Conclusion

Water-Soluble single-walled carbon nanotubes (SWNTs) coated with glucose oxidase (GOx) and sodium dodecyl sulfate (SDS) exhibit an optical response to glucose at different concentrations. The GOx catalyzed glucose reaction produces H2O2 and gluconic acid. Both products deplete electrons from the valence band of SWNTs through charge transfer with H2O2 or protonation of the encasing SDS molecules, resulting in the suppression of the SWNT spectral intensity. The peaks S11 and S22 correspond to the first and second interband transitions, respectively, in the density of states of semiconducting SWNTs with different diameters.

It is demonstrated for the first time that SDS-encased SWNTs immobilized with GOx can be used to optically detect glucose at concentrations as low as 0.25 mM. This sensitivity to glucose is sufficient for practical glucose sensing under physiological conditions. Nanotube-based optical sensors for molecular recognition can be integrated with recently developed nano light sources to create new approaches for nanoscale medical and clinical applications.

SDS Encased SWNTs with Glucose Oxidase and Iodide Response to Glucose

In the GOx-SDS-HiPco solutions, an amount of iodide (I) can also be added. The GOx catalyzed reaction produces H2O(2, which will react with I
H2O2+2I+2H+=2H2O+I2
to produce iodine. It is know that I2 reacts with nanotubes very effectively, so the sensitivity and response time of glucose sensing may be improved greatly.
SDS Encased SWNTs with Other Enzymes

Because SDS-SWNTs are sensitive to hydrogen peroxide, they can be used to sense a broad range of enzyme substrates whose corresponding enzymatic turnover produce hydrogen peroxide as one of the major products. Some known enzyme-substrate examples that produce hydrogen peroxide as one of their major products include uricase-uric acid, alcohol oxidase-ehthanol, cholesterol oxidase-cholesterol, and lactate oxidase-lactate etc.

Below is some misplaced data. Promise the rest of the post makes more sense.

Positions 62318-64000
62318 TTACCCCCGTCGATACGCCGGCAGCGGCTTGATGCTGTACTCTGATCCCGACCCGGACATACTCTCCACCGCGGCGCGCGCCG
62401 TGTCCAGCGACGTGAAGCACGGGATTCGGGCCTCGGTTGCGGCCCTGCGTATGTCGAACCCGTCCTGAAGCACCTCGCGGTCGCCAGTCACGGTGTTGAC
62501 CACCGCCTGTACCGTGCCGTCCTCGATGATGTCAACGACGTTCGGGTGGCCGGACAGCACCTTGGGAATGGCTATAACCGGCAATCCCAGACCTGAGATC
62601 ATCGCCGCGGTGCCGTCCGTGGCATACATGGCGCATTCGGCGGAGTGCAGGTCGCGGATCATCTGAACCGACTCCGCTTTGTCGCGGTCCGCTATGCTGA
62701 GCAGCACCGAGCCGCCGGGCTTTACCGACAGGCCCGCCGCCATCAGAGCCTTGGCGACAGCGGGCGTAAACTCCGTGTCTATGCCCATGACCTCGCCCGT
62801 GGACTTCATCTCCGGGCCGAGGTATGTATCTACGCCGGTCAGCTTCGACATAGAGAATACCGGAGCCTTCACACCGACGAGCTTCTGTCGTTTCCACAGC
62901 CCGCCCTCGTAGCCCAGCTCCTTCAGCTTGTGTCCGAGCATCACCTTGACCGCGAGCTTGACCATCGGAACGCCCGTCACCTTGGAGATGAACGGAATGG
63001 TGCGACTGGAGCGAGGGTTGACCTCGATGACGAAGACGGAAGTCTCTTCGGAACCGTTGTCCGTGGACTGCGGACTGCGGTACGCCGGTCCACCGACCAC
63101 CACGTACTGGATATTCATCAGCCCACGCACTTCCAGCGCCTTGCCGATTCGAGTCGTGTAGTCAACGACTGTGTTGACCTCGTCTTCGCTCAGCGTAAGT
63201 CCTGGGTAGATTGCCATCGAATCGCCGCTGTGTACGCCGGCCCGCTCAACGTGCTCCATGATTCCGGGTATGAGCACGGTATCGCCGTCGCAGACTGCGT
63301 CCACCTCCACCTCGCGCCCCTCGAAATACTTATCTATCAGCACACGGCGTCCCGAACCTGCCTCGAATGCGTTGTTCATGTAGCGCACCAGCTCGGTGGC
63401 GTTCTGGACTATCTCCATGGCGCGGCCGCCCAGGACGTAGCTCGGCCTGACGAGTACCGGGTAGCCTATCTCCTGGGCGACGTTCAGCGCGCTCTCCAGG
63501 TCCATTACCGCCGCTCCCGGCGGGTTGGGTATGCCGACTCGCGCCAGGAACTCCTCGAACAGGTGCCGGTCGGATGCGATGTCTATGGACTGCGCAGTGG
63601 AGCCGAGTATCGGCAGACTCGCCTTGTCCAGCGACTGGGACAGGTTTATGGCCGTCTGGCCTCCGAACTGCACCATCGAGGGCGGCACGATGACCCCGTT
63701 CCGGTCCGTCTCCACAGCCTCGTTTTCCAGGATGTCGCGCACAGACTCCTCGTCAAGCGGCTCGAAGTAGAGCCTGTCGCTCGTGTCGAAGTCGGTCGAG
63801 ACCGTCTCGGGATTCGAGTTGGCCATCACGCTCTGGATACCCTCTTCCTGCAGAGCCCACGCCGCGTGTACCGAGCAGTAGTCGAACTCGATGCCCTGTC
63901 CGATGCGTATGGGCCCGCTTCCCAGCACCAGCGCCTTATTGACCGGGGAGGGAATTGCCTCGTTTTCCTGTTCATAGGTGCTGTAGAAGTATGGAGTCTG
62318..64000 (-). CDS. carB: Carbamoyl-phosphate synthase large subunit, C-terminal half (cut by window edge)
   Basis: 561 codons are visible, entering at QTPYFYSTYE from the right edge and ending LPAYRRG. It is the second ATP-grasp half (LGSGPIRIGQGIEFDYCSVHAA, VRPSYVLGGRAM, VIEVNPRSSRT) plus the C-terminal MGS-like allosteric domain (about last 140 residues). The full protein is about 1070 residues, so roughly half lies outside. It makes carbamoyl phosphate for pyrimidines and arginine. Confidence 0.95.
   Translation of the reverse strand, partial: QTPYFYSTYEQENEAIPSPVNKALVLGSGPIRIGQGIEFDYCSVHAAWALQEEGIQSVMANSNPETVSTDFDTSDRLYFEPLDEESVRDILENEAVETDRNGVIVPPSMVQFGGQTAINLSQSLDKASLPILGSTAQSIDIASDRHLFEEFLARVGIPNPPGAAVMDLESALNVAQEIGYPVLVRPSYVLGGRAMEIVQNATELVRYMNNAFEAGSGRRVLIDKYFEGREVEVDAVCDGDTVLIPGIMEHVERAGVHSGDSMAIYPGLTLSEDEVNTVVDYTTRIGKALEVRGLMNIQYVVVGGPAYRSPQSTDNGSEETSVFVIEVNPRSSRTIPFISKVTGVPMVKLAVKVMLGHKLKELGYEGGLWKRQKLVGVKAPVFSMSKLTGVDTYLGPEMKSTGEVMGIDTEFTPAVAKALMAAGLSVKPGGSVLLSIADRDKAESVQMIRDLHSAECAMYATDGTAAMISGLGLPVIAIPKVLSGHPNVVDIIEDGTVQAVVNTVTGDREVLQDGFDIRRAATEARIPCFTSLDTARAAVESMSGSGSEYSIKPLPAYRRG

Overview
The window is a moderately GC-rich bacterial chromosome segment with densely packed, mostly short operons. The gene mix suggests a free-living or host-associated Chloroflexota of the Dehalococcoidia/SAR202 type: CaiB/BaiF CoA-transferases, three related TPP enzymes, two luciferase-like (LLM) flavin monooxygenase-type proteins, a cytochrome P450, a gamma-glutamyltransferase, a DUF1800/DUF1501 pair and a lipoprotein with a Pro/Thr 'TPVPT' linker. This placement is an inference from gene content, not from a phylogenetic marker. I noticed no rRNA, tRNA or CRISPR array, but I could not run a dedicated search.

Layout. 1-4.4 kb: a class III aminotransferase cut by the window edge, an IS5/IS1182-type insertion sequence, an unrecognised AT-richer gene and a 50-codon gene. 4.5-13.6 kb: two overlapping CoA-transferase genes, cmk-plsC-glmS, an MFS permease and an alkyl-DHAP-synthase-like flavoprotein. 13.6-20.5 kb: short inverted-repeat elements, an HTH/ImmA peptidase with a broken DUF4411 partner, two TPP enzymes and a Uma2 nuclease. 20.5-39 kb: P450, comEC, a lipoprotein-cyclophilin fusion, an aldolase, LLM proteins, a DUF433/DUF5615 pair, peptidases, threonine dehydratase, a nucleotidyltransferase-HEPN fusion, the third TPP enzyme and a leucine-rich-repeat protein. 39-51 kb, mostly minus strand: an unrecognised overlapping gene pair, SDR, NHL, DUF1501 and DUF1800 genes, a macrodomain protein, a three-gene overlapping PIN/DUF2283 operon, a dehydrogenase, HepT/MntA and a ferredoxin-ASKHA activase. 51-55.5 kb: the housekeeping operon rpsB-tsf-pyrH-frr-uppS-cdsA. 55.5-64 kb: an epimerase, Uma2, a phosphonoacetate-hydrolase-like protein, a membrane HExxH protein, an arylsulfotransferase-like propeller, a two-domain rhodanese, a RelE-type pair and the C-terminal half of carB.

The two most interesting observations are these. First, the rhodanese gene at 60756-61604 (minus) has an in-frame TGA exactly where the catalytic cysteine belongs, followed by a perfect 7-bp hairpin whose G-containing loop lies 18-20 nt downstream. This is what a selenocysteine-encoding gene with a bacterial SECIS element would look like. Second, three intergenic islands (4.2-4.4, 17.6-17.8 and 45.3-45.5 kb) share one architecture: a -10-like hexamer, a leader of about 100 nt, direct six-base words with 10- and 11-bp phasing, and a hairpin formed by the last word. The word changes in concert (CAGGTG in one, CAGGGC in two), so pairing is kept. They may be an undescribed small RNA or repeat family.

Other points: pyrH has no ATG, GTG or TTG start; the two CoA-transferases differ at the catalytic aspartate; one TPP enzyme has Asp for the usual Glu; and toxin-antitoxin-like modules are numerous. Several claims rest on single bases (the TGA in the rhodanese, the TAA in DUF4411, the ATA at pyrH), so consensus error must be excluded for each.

Example 4 Preparation of Double-Stranded DNA Wrapped SWNTs and Analysis of Their Physical Properties

In another aspect of the present invention, HiPco SWNTs can be dispersed into double-stranded DNA aqueous solutions to form stable solutions. The first optical interband transitions of the DNA wrapped semiconducting HiPco SWNTs possess a unique pH dependence, a phenomenon observed in SDS-encased and carboxylate group functionalized SWNTs.

Experimental Example

Double-stranded DNA from salmon testes was purchased from Sigma-Aldrich (catalog number D1626). Pristine HiPco SWNTs were purchased from Carbon Nanotechnologies, Inc. The samples were weighed on a microgram-scaled balance in a TGA. The solutions were prepared by a method known to people skilled in the art [27]. About 0.40 mg of DNA was added in 5.0 mL pH 7.0 Tris buffer or 10 mM TE buffer. The DNA was dissolved in the buffer by sitting overnight or by sonicating for approximately 5 minutes in an ultrasonic bath (Branson Model 1510, 42 kHz) at 0° C. A colorless transparent solution 3104 is formed and the picture of the solution is shown in FIG. 31 a. 3.40 mg of HiPco nanotubes was then added into the 5 mL DNA solution and the mixture was sonicated for about 1 hour at 0° C. A black stable DNA wrapped HiPco SWNTs (DNA-SWNTs) solution 3108 is formed and the picture of the solution is shown in FIG. 31 a. It has been observed that the DNA-SWNTs solution is stable for more than one year in a refrigerator. MicroRaman measurements were conducted on the samples using a ReniShaw MicroRaman 1000 Spectrometer with 532 nm laser excitation from a frequency-doubled Nd:YAG laser [28]. The spectra were calibrated with diamond single crystal and Si standards.

For pH dependence study, a DNA-SWNTs solution was titrated with 0.1 M NaOH from pH 7.0 to pH 10.0 with increments of 0.5. To test the reversibility of the pH dependence of the DNA-SWNTs sample, the pH 10.0 solution was titrated with 0.1 M HCl from pH 10.0 down to 6.0, and then back-titrated to pH 9.0 with 0.1 NaOH. The pH changes during titrations were monitored with an Orion Model 420 pH meter. UV/vis/NIR absorption spectra of the solution at different pHs were measured by using a Perkin-Elmer Lambda 19 UV/vis/NIR spectrometer. A quartz cell of 1 mm path length was used for holding solutions. A DNA solution without HiPco nanotubes was prepared as a reference. The DNA solution was titrated to the same pH as the DNA-SWNTs solution for background subtraction.

Results and Discussions

FIG. 31 b illustrates Raman spectra of a pristine HiPco mat sample 3120 and a DNA-SWNTs sample 3110 drop-dried on a Si substrate. The Si substrate has excitation wavelength of 532 nm 3130. The spectra were normalized using the main tangential mode at 1588 cm−1 3140. The Raman spectra of pristine 3120 and DNA-SWNTs 3110 show roughly the same features including the radial breathing mode 3150 (RBM) at about 150-300 cm−1, the tangential modes 3160 at 1500-1600 cm−1 and the disorder (D) mode 3170 at 1330 cm−1 [26, 28]. In comparison with the pristine HiPco sample, the D mode in the DNA-SWNTs sample shows little change in intensity, indicating that in the DNA-SWNTs sample, no significant defects were introduced in the sonication assisted dissolution process.